Examples of a photo that I revisited and re-edited. Initially, the picture had a tighter crop and a more vintage film look to it. But when I decided to edit some other images from the same folder, I felt this one could look good in black and white too.
Jayendra Ramanjooloo of Mauritius feels otherwise on the topic of revisiting older images. “I always go back to see old photographs. But I never edit them because it is a way to remind myself of where I came from.” He was formerly part of the cabin crew team of a leading airline which is where he found his love for photography. Today he works as the lead photographer and videographer for a real estate firm. And he echoes my sentiment on having a clear idea of how to edit before clicking the photo.
“I think the most challenging part of post-processing that I usually encounter is the ‘blank’ time. I sometimes have no idea where to start.” It would be fair to say that trying to edit a photo aimlessly is like riding a car across the desert without GPS. You might end up somewhere interesting, but the chances are slim. “In such a situation,” he says, “I usually would take a break and come back.”
“I always have the vision of the final product when I’m on-site and doing a photo session. And going home after a session to achieve this is the most awaited part.”
Jay shared a photo to show how not all images can be edited in the same way and why sometimes you need to edit a lot more than most people would to produce a unique photo.
“My favorite composite of all time. The image consists of 25 photos which include the light trails, bracketing shots, and the Milkyway.” An apt example of how sometimes it’s necessary to take your time with editing. He recommends using a Wacom Tablet for such edits. “This thing is a must if you want to take your editing to the next level.”
Katie Edwards from England feels that there is such a thing as too much editing. She worries about editing to the point where an image is clearly over-processed and loses any charm it has.
“It’s easy to spend too long on a photo and lose its essence,” she explains. “That’s why it’s important to take a little break and check a photo with fresh eyes before exporting it!”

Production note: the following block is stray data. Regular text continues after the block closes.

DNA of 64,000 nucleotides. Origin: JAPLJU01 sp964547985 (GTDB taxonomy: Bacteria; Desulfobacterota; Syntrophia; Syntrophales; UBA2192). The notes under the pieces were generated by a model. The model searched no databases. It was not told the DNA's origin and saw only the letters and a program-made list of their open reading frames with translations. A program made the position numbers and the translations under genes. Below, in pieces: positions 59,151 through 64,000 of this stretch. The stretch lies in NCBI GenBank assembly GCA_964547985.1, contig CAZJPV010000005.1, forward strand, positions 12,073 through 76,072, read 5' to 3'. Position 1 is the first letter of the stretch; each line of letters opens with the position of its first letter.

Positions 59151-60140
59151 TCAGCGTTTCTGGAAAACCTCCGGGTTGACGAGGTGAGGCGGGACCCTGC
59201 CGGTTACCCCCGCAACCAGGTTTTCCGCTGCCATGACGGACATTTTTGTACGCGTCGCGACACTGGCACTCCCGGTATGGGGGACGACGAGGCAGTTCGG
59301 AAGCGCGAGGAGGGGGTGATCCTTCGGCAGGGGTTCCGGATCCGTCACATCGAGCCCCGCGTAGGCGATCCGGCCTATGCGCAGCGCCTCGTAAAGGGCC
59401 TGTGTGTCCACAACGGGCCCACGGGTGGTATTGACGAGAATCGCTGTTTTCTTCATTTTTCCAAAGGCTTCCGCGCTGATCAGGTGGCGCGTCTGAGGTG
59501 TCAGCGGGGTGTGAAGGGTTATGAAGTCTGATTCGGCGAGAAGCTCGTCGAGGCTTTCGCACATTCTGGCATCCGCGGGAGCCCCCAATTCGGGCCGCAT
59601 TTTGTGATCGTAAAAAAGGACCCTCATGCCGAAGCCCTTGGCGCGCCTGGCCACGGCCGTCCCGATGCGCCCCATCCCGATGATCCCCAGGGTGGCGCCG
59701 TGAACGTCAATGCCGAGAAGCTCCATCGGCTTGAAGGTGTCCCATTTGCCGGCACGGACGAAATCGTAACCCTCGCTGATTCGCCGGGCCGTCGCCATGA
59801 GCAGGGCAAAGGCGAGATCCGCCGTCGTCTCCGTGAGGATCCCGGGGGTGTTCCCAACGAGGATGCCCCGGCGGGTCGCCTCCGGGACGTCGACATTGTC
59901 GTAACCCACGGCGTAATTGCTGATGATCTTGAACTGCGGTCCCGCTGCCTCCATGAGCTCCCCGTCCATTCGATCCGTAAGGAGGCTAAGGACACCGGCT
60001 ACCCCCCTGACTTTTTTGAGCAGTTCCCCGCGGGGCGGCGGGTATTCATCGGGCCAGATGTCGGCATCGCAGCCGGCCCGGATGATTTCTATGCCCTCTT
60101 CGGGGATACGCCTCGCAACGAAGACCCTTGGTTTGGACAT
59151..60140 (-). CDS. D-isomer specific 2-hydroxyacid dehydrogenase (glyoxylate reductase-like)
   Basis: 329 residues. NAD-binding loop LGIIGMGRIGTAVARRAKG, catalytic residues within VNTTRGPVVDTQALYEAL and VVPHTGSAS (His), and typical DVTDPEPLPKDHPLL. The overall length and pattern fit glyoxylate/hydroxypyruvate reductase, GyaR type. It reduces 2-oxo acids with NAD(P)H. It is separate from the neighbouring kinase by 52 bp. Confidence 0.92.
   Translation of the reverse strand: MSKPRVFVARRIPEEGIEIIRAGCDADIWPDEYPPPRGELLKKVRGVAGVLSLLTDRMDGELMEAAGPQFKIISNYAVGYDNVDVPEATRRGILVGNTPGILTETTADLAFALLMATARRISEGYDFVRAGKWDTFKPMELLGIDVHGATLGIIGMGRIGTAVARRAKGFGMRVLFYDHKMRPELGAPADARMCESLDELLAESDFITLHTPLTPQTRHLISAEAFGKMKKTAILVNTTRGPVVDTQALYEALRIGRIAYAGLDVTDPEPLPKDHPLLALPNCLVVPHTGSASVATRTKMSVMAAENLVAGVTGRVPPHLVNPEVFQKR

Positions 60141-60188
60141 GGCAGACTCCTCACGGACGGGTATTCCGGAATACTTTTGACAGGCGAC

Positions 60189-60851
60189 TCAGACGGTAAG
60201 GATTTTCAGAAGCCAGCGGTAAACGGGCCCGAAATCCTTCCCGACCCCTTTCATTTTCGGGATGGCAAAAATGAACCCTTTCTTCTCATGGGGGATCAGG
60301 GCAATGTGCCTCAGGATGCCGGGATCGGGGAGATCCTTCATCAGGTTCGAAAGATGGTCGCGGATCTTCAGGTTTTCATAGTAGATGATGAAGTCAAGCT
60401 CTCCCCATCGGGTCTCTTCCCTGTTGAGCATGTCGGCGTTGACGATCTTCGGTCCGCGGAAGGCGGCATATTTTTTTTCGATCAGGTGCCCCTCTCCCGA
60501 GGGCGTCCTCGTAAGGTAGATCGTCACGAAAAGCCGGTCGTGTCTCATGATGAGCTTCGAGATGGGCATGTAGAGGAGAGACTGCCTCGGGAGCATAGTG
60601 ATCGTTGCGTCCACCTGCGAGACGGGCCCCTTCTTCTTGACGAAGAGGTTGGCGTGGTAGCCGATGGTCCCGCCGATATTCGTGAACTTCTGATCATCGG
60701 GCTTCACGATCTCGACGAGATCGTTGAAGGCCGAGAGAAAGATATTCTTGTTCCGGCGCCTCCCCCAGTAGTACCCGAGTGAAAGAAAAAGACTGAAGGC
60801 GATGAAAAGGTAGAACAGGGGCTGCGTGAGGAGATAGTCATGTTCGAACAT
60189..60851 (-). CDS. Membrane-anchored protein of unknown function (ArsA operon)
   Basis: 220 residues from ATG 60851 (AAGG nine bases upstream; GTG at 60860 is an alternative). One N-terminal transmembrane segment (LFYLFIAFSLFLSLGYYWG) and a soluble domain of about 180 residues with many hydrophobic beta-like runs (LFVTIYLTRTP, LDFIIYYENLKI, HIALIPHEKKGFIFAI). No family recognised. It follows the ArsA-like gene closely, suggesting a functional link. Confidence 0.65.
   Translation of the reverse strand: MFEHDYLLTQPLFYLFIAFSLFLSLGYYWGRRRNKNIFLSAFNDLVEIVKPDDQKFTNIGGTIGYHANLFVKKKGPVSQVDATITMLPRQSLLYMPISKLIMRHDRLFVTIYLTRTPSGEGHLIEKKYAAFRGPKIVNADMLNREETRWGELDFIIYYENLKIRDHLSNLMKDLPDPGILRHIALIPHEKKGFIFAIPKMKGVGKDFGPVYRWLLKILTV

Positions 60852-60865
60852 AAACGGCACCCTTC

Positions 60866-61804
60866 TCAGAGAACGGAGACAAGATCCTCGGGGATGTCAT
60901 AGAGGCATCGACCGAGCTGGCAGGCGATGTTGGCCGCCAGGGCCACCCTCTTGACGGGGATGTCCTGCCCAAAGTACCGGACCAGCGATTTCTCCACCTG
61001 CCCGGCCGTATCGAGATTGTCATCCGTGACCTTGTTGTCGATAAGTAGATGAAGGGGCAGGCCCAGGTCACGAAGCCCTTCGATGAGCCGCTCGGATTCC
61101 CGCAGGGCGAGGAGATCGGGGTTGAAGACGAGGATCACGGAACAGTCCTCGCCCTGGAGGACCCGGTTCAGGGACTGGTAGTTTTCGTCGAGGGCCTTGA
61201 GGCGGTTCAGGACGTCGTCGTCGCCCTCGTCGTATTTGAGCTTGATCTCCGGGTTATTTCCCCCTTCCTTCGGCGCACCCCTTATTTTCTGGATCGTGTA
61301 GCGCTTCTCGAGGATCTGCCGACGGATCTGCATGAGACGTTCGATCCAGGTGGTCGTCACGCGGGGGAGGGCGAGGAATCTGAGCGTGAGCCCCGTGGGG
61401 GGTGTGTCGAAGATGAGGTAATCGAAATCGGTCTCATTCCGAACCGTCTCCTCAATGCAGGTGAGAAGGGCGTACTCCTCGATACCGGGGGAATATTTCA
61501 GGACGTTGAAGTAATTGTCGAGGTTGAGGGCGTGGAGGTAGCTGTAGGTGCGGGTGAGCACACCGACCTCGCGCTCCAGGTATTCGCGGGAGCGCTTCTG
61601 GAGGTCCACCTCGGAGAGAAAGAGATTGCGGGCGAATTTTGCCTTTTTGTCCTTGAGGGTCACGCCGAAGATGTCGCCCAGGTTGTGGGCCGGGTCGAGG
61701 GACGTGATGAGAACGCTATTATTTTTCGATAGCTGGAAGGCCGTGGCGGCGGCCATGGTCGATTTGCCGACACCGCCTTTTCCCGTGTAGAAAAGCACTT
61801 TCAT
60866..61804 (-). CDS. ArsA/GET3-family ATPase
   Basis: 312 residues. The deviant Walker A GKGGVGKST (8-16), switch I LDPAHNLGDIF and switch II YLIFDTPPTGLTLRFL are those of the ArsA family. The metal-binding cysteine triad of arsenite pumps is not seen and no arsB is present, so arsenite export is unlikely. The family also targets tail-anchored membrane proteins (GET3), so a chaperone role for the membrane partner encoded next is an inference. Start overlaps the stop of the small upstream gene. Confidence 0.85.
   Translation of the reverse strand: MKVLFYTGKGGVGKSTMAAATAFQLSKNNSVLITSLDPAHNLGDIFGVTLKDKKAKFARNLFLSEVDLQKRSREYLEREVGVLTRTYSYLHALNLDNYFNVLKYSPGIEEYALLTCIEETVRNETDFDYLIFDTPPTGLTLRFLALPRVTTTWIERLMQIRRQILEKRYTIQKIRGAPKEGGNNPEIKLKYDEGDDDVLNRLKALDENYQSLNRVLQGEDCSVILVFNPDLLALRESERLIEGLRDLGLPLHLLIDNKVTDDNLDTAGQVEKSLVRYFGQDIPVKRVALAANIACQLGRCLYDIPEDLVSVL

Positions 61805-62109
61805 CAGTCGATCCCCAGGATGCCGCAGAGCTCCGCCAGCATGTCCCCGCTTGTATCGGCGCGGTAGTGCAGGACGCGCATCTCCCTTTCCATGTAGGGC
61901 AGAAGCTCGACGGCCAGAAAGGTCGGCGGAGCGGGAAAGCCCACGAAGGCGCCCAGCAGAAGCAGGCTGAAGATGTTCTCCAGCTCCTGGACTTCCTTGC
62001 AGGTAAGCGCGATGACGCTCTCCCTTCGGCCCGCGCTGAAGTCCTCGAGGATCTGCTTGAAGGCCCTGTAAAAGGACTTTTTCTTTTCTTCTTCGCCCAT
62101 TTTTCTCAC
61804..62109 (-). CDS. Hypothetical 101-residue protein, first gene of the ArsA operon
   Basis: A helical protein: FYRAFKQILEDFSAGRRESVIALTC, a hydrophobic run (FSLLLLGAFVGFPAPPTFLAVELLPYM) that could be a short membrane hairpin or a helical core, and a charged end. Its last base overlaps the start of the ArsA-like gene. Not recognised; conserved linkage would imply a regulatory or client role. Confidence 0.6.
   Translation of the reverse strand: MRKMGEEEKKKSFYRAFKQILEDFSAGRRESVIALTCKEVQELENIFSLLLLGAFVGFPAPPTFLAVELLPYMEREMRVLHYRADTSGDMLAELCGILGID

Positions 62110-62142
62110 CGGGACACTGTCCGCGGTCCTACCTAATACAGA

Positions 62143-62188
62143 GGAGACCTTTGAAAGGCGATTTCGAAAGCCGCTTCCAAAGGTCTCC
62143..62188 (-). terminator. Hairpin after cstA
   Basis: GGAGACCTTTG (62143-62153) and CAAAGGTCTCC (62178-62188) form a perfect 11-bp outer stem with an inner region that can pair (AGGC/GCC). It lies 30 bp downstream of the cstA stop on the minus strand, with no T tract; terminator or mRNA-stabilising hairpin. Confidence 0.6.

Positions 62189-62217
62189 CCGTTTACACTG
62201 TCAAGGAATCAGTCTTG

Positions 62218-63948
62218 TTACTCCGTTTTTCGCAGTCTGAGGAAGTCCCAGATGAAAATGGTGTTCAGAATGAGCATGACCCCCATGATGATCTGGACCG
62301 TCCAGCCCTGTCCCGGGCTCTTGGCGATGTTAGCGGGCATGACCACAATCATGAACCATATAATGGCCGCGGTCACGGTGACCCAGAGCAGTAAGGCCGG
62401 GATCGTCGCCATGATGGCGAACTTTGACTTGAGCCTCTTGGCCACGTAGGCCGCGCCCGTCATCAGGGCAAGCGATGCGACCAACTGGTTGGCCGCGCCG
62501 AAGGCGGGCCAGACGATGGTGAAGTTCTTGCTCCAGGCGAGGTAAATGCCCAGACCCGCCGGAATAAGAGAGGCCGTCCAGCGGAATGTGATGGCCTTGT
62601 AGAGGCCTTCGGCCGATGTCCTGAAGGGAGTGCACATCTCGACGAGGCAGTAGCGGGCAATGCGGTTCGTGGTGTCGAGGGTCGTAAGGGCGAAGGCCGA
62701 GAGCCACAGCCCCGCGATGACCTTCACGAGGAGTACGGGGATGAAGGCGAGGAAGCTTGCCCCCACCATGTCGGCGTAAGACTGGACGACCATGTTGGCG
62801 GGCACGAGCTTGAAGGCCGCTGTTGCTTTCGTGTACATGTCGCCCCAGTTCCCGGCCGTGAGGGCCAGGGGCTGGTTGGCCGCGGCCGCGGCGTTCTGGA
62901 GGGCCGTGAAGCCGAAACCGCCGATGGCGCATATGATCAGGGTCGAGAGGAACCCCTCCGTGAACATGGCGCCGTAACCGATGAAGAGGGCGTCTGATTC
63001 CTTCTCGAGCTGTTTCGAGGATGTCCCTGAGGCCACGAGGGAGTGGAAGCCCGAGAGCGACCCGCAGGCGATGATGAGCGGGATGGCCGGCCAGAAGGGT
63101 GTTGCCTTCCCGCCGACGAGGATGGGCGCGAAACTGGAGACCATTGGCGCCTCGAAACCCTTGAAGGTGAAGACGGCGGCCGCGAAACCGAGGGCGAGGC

Katie is a documentary filmmaker and photographer based in London. She enjoys getting the image right as much as possible in-camera but also edits images where necessary. “I definitely rely on editing a lot, especially cropping. I tend not to shoot too tightly, so I have more options. There’s enough detail in a RAW image to do this a bit – maybe this is bad practice!” she says.
I think it was only around 2013 when I started realizing how much potential a RAW file could have that I began to tone down my edits. It’s not that I was pushing sliders to the extreme. But quite often, an image could end up looking nothing like the original scene, or even what my original vision for it was. Most of this was because I probably thought that more editing meant more improvement. And while some photographers can massage their files to get the best out of them, I was perhaps pounding my files in a matter of speaking. It also could have been because I was unsure about what half the sliders did. Since then, many years of editing have helped reform my workflow. Now know precisely which sliders I need to improve certain aspects of an image.
“I’ve used some presets made by someone, but it did not really work for me, so now I make my own presets and color palettes,” says Sri Lankan photographer Anuskha Eranga. He’s one of the country’s most famous contemporary photographers and has developed a distinct style to his images and post-processing. He, too, has chosen Capture One as his editing software of choice, like most of The Phoblographer team.
“I have switched to Capture One Pro and I love its workflow and the smoothness when editing large files.”
He doesn’t mind working on edits and embraces the improvements in technology that the various software organizations bring to the table. “All these software and plug-ins are well developed; looking back at the past, we are saving lots of time now compared to those days. The edits we did for hours are now just a few clicks away, thanks to AI-powered applications.”
On the other hand, Katie uses presets as a starting point for her edits but often finds the end result is very different from the initial look by applying the preset. “I have my favorites that I have created, and I always start with one,” she says about presets. “Although the image usually changes quite a bit afterward, and I might even create a new preset from the fresh edit.” She does miss how much easier her editing process used to be.
“I think I first edited images using Apple Photos. I just whacked on a lovely filter and done – simple times!”